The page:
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Data-at-Rest and Data-in-Motion Encryption Mistakes

The use of encryption software helps your organization meet government or industry requirements for protecting sensitive or private information. But if used improperly, encryption software can add administrative overhead to your daily tasks and lull you into a false sense of security. Encryption software and built-in data security features are not magic bullets for security. Realizing the benefits relies on both your understanding of the software and your ability to communicate best practices to your users and publishers. Avoid the following security mistakes that may lessen or negate your organization’s security posture and encryption software.

**Improper protection of encryption keys and passwords**

Password lists and encryption keys need to be protected at the same level and rigor as the unencrypted data would be. All the encryption in the world won’t help if an attacker has the passphrase or encryption key.

Improperly protecting passwords or insecurely transmitting passwords is perhaps one of the biggest downfalls, largely because locating and typing in passwords can often be inconvenient. But this inconvenience is necessary for the encryption software to do its job.

Just like you would never leave your car keys in the ignition when you parked in a public space, you should never store passwords with the encrypted media. Encrypting a file and then including the password in the same email as the encrypted file completely defeats the purpose--you may as well have not even encrypted the file. Instead, you can email the encrypted file and then call the person to provide them the password. Or you can establish a known passphrase ahead of time and use that for your encrypted correspondence. The key is to always keep the encrypted media and the password separate from each other. Never write down passwords near computers (under the keyboard or blotter is the first place someone will look). If you have a password list saved on a local hard drive, encrypt it.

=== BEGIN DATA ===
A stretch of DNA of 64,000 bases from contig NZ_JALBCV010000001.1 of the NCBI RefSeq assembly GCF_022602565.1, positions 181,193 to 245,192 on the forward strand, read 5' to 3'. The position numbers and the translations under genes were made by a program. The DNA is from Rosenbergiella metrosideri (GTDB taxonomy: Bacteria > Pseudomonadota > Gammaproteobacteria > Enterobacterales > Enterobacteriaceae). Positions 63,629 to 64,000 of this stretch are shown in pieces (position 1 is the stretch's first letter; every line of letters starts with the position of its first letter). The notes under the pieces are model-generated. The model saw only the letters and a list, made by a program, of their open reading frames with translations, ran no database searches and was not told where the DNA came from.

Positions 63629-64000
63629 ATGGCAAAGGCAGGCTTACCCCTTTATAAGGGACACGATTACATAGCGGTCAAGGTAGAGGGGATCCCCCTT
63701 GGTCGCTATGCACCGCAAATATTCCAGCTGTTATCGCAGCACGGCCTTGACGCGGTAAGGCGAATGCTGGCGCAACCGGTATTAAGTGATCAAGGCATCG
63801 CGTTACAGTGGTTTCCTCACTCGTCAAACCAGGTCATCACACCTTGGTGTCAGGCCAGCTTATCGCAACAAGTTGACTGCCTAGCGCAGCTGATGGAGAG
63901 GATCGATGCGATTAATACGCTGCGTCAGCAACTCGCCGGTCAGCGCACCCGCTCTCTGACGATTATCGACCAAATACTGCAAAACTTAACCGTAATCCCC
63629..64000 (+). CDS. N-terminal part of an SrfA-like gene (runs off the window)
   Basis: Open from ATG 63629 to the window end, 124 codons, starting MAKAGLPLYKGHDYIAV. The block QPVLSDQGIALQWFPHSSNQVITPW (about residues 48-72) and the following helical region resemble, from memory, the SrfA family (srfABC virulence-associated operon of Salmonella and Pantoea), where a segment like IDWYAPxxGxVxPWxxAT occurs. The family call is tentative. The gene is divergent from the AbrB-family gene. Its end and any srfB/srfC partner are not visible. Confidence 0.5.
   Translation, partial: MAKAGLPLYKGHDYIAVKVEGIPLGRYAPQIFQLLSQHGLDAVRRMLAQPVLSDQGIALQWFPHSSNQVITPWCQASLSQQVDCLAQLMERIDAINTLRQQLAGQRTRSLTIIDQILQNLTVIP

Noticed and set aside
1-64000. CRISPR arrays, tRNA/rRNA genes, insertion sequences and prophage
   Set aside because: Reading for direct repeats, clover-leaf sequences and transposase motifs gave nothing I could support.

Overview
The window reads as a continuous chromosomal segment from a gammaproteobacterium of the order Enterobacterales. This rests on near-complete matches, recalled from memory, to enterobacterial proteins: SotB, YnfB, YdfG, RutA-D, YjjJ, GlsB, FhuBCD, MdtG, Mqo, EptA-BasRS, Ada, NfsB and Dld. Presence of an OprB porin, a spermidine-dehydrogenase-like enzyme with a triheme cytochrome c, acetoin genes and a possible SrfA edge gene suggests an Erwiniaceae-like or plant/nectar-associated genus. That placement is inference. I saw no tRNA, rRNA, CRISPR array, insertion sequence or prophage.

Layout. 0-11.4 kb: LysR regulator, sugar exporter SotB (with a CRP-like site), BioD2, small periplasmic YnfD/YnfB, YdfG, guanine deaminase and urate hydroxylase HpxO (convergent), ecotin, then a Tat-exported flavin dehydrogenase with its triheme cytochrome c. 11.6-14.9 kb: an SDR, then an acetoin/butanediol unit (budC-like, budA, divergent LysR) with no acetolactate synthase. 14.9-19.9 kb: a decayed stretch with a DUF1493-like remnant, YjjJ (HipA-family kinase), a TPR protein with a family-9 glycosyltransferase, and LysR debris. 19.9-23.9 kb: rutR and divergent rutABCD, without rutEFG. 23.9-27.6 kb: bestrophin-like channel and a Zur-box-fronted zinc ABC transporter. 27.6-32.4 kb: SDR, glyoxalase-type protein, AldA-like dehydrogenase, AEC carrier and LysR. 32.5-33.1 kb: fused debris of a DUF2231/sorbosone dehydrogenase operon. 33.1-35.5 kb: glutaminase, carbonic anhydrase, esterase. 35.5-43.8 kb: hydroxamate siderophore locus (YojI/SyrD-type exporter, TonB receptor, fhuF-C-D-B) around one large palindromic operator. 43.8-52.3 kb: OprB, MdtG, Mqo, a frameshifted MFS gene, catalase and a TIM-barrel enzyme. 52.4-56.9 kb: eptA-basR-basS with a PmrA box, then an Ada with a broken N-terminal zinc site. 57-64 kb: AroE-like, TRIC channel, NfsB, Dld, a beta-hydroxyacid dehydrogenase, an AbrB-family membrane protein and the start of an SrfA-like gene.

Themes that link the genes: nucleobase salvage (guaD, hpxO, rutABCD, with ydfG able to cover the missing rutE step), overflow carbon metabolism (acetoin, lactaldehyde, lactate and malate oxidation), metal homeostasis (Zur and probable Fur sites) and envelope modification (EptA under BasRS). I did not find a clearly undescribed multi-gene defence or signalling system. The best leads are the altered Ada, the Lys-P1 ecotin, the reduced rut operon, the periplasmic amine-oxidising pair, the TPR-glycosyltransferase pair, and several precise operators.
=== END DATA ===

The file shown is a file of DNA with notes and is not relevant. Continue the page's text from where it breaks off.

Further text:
**Improper physical security for trusted platforms**

Many data-at-rest encryption solutions rely on trusted platform module (TPM) devices that don’t require the user to enter a password to access the encrypted data. For example, in Windows, BitLocker will encrypt the entire hard drive, which prevents the data from being read if the hard drive is removed from the computer or otherwise accessed outside the operating system. However, as long as the hard drive is booted from the original machine, the data will be accessible. So, if a laptop is BitLocker encrypted, it won’t be protected if a thief steals the entire laptop.

If you intend to protect your data-at-rest and utilize TPM devices for convenience and everyday functionality, it behooves you to enforce a strong physical security plan. Restrict access to servers and storage areas for clients and work PCs.

**Reusing Passwords**

Different members of an organization should have different levels of access to data. Ideally, each user should have their own password that only they know and only they use. This is achievable even if multiple users are accessing the same encrypted data. Many encryption modules allow you to create multiple passwords for the same file, which obviates the need to share a common password with multiple users. Use a unique password for each file and each user to avoid allowing access to more files than intended when disseminating encrypted data.

In summary, encryption software will only get you so far in terms of security. Common sense practices and an understanding of what your software does and does not protect you from is essential when implementing your security plan.


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